– Driving margin through to the introduction of new products. Top-performing procurement executives are in lockstep with their budget holder counterparts, speaking the same language and driving toward the same global outcomes. As a result, top leaders are 50% more likely to be embedded in the product design process, rather than relegated to the sidelines.
In addition to nailing the essentials, procurement masters have moved purposefully into differentiating capabilities that transform procurement from merely a transactional function to a role that adds true strategic value, taking on tasks like insight management, risk and regulation. And, crucially, they capitalise on advanced digital technologies, such as robotic process automation, analytics and the Industrial Internet of Things (IIoT), which have all become increasingly integral when it comes to automating tactical activities, triggering automatic reordering and predicting supplier risk. Many masters have also outsourced non-core work, moving to a model that frees them up for more strategic in-house activities.
Initiatives such as these are just the beginning of what forward-thinking procurement leaders are doing. They mark just the start of the value that is possible today, even with just incremental steps toward true digital procurement.
So, how can you perfect the art of procurement within your own organisation?
CPOs should consider the following in their pursuit of procurement mastery:
– Procurement is not about processes. It is about meeting larger business goals. CPOs must win the case for relevance with their fellow chief executives. They need to expand spend under management through focusing on ‘should costs’ as well as become co-owners of total spend. They should also be wholly accountable to the board for all third-party spend.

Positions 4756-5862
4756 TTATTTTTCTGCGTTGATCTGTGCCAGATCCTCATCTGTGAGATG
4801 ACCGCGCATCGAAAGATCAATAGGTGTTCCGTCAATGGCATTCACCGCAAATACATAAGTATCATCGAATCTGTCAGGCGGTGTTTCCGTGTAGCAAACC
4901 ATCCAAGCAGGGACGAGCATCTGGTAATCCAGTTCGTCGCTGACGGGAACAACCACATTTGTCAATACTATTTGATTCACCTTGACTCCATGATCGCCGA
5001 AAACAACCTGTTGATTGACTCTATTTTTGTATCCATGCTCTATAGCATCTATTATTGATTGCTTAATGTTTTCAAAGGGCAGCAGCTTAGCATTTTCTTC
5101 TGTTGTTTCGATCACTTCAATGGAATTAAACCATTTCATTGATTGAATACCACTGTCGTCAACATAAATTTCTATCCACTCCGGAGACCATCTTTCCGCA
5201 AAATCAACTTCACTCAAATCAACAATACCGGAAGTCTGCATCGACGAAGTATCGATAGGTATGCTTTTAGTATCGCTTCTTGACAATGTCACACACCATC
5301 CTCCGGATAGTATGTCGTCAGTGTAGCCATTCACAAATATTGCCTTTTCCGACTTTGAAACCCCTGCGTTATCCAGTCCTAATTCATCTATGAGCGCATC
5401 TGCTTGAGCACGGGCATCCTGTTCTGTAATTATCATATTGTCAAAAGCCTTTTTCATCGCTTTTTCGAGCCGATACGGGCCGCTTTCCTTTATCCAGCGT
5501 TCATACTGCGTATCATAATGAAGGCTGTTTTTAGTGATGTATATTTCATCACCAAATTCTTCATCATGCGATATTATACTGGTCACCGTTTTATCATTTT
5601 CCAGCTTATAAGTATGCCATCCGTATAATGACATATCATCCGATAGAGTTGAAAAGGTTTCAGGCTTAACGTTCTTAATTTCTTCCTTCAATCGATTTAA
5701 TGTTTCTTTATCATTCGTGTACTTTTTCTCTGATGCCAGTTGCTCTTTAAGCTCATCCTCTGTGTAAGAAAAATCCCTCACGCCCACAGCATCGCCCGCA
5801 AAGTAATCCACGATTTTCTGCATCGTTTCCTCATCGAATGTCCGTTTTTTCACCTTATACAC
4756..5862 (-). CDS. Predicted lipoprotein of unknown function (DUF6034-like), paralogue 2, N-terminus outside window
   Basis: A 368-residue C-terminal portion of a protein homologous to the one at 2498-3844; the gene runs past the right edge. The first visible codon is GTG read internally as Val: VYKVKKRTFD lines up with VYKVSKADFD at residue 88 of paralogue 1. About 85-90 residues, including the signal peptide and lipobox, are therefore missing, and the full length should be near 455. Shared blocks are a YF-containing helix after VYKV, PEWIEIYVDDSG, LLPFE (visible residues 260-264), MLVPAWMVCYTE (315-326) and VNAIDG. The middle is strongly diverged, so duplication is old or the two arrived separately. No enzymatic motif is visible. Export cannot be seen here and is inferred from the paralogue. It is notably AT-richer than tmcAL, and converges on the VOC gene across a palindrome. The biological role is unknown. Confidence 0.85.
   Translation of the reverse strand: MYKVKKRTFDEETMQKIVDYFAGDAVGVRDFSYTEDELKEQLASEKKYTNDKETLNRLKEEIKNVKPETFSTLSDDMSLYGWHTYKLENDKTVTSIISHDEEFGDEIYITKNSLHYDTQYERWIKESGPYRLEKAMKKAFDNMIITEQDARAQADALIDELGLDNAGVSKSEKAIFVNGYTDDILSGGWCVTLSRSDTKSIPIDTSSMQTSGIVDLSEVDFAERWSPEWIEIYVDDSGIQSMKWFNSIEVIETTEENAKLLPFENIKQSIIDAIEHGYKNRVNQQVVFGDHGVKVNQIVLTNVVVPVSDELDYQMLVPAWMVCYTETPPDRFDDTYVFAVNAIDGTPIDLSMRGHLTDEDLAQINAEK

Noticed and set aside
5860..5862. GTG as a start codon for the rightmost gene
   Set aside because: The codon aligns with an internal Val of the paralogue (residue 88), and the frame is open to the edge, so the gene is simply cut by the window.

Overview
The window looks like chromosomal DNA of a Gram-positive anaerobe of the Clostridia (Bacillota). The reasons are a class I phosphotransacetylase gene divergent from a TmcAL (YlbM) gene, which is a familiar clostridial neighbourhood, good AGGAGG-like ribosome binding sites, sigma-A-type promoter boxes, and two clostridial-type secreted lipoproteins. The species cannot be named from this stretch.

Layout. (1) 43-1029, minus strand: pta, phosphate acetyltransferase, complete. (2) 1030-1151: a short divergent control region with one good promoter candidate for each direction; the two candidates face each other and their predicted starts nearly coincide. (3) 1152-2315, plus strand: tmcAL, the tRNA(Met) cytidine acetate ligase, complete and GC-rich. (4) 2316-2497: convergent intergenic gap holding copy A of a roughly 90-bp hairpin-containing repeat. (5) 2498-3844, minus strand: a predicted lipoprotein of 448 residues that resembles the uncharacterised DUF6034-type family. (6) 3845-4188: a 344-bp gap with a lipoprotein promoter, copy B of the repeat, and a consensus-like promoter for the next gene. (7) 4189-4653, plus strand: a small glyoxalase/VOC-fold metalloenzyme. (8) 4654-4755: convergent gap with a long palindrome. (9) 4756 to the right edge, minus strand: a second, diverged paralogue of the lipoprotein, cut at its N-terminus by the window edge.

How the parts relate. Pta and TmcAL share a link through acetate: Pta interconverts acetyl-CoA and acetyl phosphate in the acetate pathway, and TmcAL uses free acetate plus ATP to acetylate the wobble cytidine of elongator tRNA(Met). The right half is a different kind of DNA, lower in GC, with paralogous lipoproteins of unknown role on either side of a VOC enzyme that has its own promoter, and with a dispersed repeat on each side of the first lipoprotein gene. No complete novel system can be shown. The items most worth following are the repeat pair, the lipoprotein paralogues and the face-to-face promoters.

– Outsource and automate. Procurement leaders free up resources to pursue strategic priorities. Those seeking mastery are leap-frogging peers by leveraging a partner eco-system to execute non-core activities as well as automating less strategic activities with the help of digital technologies.
– Phone a friend. As a CPO, you must foster competitive advantage through third-party relationships. No company can go it alone anymore. Crucial skills not in your wheelhouse need to come from a dynamic eco-system of partners that specialise in what you do not.
– Keep up with the pioneering masters. Pioneering procurement executives are already running tomorrow’s race. Know where you need to compete with these pioneers to safeguard your continuing position. Benchmarking is the quickest route to clearly seeing where your company ranks on the scale of fit for tomorrow.
Learning from today’s top procurement leaders could spur your company to new heights. Procurement is no longer solely made up of traditional responsibilities – tomorrow’s winners will embrace digital technologies, outsource capabilities and, most importantly, focus on marrying procurement with corporate growth goals.